Did you know that May is National Physical Fitness and Sports Month? Now that we’re halfway through 2022, some people may not have stuck with their initial new year’s resolutions and stopped making the effort to exercise regularly. Alternatively, others may have decided that with the weather warming and summer around the corner, now is the time to step up their fitness routine.
Regardless of where you are personally when it comes to physical activity, there is no denying the benefits it can bring to your overall well-being. Even people with no explicit fitness goals can maintain overall health by staying active in some way — and there are plenty of ways to go about it.
Oftentimes, there is a misconception that leading an active lifestyle requires hours in the gym, or doing exercises that you don’t enjoy. In reality, prioritizing your health and wellness doesn’t require an overbearing time commitment, and there are dozens of alternatives to traditional workouts that can leave you feeling both physically and mentally fulfilled.
If you’ve been looking for inspiration to get moving each day, we’ve got you covered.
Understanding the 30 Minute Recommendation
You may have heard the number 30 being thrown around as a “magic number” when it comes to daily physical activity. This is certainly a good baseline for those just starting out, but there is a bit more nuance when it comes to recommendations from the Centers for Disease Control and Prevention (CDC).
The general rule of thumb is for adults to complete 150 minutes of movement a week, which breaks down to 30 minutes a day for five days a week. This number is representative of moderate-intensity aerobic activity, such as a brisk walk. This level of intensity is ideal for a casual workout, or for people just getting back into fitness.
Others may find that an elevated pace is desired, something closer to a vigorous-intensity aerobic exercise. Examples of this include jogging or running, which both exert more energy than walking would. For people opting for this heightened intensity workout, less time is required to meet CDC recommendations — 75 minutes as opposed to 150. Of course, you’re also able to combine different intensities to achieve the same goal.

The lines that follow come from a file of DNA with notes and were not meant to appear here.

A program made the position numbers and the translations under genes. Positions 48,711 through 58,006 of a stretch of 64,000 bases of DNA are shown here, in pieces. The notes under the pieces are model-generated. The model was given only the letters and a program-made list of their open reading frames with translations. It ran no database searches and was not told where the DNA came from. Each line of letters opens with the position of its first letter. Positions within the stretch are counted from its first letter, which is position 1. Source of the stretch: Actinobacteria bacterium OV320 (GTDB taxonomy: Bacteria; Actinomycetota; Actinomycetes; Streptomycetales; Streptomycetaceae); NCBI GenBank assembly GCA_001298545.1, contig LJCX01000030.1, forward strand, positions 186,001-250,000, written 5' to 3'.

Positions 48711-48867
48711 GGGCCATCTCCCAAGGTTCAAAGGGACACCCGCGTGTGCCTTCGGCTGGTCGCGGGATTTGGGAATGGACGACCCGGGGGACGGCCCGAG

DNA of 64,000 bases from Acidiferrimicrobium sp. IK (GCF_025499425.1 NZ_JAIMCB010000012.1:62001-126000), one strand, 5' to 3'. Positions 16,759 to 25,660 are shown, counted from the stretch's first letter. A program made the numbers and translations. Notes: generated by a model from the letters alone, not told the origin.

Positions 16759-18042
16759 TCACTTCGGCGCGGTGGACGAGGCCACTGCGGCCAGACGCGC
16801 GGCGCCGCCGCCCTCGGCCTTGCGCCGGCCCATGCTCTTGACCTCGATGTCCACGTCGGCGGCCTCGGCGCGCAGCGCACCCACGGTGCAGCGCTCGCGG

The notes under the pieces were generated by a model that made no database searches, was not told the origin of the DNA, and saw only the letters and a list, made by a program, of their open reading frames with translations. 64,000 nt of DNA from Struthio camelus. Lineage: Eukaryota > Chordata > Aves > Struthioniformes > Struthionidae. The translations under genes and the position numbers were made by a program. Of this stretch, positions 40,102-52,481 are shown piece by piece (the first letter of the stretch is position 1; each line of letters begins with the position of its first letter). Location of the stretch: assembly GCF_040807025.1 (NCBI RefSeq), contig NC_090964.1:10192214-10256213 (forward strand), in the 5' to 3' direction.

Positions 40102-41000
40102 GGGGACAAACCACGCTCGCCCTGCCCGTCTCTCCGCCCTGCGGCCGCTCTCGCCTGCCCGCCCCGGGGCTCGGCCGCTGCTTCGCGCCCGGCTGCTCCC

One other critical element that often gets overlooked is strength training. Aerobic activities should be supplemented by at least two days of muscle-strengthening activities per week. During this time, equal attention should be paid to all of the major muscle groups, so that no area is neglected and your entire body becomes healthier in unison.
If the strength training is too overwhelming or the 150 weekly minutes is intimidating, it’s important to know that any amount of activity will bring health benefits. As you become more comfortable with your preferred form of exercise, increase the intensity and time accordingly.
Diversifying Your Daily Fitness Regimen
Once you understand what the basic recommendations are for physical activity, the next step is figuring out how to get there. For people who haven’t had success in traditional fitness settings, it can seem difficult to find an alternative, but it’s all about prioritizing your preferences and seeing what fits into your lifestyle.
With so many machines at your disposal, gyms might seem like the perfect place to start. But if you don’t know how to use the equipment, it may be a source of greater frustration. Asking for assistance can also be intimidating depending on your gym, and the crowded environment can be especially overwhelming for new members.
So if you’re starting out, at-home options might be your best bet for building your comfort and confidence with different moves. Luckily, there are plenty of ways to stay fit with little to no equipment needed — ideal for beginners or if you just want to test out a new activity.
There are countless online resources at your fingertips, many of them completely free. You can get step-by-step instructional videos from experts in different fields, demonstrating exercises for you to follow along. Movements can be done at different fitness levels. Many don’t even require added weights so you can leverage the weight of your body to build muscle. For at-home workouts, having a yoga mat to use as a cushion is often beneficial.
While not inside the house per se, you can also take advantage of your natural surroundings when getting active. Whether you live in the city or the suburbs, near the coast or by the woods, you can almost always find somewhere to move. Walk alone, with friends, or with a dog. Run, jog, hike, or bike those same routes. There are so many ways to explore while getting your aerobic exercise in.
If you’re really looking for something outside of the box, group classes or team activities are a great place to get moving alongside others who have shared interests. Here are some non-traditional exercise options you might consider: